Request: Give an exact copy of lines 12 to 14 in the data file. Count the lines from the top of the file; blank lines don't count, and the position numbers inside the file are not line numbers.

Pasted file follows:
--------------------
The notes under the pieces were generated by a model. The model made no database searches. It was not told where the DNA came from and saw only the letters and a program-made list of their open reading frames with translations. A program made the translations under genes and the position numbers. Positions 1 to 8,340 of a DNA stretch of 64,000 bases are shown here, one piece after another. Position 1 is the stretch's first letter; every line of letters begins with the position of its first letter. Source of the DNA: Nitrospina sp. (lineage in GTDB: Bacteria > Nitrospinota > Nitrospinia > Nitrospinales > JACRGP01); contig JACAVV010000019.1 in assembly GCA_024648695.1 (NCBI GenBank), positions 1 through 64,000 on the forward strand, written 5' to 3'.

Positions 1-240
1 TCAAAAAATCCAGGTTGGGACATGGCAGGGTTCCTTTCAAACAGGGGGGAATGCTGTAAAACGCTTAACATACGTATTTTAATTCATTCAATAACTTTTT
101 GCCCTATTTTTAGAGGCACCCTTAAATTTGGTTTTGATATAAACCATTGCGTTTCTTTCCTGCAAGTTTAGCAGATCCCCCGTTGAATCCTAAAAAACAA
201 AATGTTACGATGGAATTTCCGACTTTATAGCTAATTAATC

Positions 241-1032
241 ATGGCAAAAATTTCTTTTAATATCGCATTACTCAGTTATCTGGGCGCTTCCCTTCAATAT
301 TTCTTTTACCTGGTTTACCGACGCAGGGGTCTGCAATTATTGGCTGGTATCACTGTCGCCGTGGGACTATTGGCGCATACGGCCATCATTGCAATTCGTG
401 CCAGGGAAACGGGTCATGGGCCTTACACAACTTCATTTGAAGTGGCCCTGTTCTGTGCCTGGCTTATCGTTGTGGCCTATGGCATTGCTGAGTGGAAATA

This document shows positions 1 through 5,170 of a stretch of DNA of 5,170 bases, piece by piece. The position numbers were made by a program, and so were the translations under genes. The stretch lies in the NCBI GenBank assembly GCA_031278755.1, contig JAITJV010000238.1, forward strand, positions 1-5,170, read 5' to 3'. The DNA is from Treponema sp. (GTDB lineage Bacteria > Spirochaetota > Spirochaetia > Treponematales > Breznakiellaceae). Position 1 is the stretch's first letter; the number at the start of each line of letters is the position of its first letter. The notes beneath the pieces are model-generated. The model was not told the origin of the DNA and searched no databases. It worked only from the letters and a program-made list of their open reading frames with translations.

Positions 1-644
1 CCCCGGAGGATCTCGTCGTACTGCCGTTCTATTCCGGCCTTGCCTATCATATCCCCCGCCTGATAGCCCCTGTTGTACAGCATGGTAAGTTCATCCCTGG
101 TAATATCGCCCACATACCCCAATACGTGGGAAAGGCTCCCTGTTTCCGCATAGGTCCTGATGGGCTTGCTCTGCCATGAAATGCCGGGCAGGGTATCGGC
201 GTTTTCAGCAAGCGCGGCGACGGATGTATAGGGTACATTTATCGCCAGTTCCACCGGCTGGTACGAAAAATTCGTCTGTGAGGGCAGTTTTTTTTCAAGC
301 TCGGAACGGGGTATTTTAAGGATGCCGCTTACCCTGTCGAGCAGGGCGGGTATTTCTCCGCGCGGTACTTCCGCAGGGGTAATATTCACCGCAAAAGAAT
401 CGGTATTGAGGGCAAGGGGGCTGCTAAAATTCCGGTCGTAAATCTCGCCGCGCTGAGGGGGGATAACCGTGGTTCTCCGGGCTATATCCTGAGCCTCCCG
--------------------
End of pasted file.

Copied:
1 CCCCGGAGGATCTCGTCGTACTGCCGTTCTATTCCGGCCTTGCCTATCATATCCCCCGCCTGATAGCCCCTGTTGTACAGCATGGTAAGTTCATCCCTGG
101 TAATATCGCCCACATACCCCAATACGTGGGAAAGGCTCCCTGTTTCCGCATAGGTCCTGATGGGCTTGCTCTGCCATGAAATGCCGGGCAGGGTATCGGC
201 GTTTTCAGCAAGCGCGGCGACGGATGTATAGGGTACATTTATCGCCAGTTCCACCGGCTGGTACGAAAAATTCGTCTGTGAGGGCAGTTTTTTTTCAAGC